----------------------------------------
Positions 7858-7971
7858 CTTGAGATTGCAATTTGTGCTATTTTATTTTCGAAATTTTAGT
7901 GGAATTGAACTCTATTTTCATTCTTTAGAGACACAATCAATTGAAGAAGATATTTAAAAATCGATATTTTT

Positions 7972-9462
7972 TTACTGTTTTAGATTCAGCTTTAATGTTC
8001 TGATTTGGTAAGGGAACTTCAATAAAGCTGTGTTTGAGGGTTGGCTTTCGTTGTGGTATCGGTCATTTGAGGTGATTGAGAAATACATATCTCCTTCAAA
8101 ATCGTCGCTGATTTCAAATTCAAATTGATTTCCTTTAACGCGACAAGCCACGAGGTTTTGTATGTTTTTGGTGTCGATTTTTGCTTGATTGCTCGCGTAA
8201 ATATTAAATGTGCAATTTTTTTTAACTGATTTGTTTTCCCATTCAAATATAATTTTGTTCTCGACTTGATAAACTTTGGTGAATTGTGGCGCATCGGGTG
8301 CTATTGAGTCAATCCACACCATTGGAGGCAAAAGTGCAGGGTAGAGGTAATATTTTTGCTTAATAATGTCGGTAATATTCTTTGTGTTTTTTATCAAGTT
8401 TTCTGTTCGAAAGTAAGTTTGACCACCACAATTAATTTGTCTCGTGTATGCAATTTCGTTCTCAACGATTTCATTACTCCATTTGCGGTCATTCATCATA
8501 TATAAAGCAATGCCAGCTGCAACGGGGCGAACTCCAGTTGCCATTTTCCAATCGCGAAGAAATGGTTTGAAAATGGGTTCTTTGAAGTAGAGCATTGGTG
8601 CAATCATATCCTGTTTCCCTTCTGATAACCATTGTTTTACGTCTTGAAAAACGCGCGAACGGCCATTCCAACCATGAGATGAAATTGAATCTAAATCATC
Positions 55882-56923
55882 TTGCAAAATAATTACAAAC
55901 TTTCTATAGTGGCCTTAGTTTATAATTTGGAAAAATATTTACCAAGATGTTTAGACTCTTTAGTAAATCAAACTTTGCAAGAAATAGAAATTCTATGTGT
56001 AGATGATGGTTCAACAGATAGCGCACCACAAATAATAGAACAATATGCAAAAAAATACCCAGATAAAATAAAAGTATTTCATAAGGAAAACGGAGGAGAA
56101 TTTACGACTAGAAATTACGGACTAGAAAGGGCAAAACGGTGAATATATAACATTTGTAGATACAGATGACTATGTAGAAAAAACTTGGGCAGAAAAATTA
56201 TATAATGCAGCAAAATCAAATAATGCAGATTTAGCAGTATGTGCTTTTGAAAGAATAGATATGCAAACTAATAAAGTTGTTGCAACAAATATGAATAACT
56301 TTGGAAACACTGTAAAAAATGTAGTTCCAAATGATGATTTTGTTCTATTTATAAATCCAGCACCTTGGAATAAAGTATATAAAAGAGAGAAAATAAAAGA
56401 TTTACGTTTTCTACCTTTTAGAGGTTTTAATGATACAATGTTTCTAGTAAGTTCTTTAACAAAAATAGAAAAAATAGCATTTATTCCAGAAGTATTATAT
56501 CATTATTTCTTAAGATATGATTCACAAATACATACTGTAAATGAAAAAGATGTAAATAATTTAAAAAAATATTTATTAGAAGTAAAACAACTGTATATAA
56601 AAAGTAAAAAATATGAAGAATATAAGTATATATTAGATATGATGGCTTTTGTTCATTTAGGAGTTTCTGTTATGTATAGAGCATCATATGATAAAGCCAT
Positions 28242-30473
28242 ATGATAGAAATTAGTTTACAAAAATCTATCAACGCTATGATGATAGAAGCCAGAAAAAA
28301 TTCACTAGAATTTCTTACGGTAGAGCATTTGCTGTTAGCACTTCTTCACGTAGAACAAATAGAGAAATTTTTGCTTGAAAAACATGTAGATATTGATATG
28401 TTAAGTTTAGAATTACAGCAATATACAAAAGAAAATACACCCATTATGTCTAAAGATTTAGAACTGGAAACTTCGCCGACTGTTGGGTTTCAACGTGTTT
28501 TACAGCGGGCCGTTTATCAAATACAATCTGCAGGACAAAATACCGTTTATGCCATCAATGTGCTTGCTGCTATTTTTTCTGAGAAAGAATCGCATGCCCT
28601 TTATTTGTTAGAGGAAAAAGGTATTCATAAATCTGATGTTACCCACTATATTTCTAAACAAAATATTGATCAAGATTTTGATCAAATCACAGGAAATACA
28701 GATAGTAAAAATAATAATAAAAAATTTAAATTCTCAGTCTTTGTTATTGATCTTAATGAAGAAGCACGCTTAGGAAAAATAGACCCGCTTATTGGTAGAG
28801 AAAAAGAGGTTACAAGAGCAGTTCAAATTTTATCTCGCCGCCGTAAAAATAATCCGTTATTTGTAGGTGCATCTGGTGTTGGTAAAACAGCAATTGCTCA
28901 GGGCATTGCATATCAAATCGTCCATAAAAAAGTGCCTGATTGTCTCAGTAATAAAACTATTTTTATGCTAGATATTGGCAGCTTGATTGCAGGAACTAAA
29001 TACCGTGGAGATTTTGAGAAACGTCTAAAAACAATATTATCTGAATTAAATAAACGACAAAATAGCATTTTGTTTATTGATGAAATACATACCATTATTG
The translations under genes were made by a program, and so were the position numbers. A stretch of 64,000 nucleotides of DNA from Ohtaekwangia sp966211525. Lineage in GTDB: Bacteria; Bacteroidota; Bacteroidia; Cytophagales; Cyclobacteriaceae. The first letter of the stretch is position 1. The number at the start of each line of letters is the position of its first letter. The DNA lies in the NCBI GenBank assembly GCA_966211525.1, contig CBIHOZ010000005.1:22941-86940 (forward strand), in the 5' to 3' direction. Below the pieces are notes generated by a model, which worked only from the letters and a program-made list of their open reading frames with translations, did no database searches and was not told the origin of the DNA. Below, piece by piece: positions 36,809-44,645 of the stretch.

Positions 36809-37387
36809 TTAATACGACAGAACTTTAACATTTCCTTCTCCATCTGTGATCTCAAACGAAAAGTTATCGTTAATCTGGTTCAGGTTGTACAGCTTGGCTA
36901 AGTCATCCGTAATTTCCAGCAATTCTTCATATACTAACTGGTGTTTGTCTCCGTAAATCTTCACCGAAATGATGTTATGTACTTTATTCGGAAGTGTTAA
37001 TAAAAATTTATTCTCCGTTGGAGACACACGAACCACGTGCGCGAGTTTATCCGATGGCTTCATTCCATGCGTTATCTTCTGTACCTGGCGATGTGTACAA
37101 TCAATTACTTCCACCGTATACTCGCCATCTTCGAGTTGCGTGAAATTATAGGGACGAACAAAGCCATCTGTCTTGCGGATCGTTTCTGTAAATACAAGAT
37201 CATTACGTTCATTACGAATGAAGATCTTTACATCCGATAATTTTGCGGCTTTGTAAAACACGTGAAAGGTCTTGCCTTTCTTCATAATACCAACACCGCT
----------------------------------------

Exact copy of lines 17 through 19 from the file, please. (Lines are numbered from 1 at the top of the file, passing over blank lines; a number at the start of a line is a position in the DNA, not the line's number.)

56101 TTTACGACTAGAAATTACGGACTAGAAAGGGCAAAACGGTGAATATATAACATTTGTAGATACAGATGACTATGTAGAAAAAACTTGGGCAGAAAAATTA
56201 TATAATGCAGCAAAATCAAATAATGCAGATTTAGCAGTATGTGCTTTTGAAAGAATAGATATGCAAACTAATAAAGTTGTTGCAACAAATATGAATAACT
56301 TTGGAAACACTGTAAAAAATGTAGTTCCAAATGATGATTTTGTTCTATTTATAAATCCAGCACCTTGGAATAAAGTATATAAAAGAGAGAAAATAAAAGA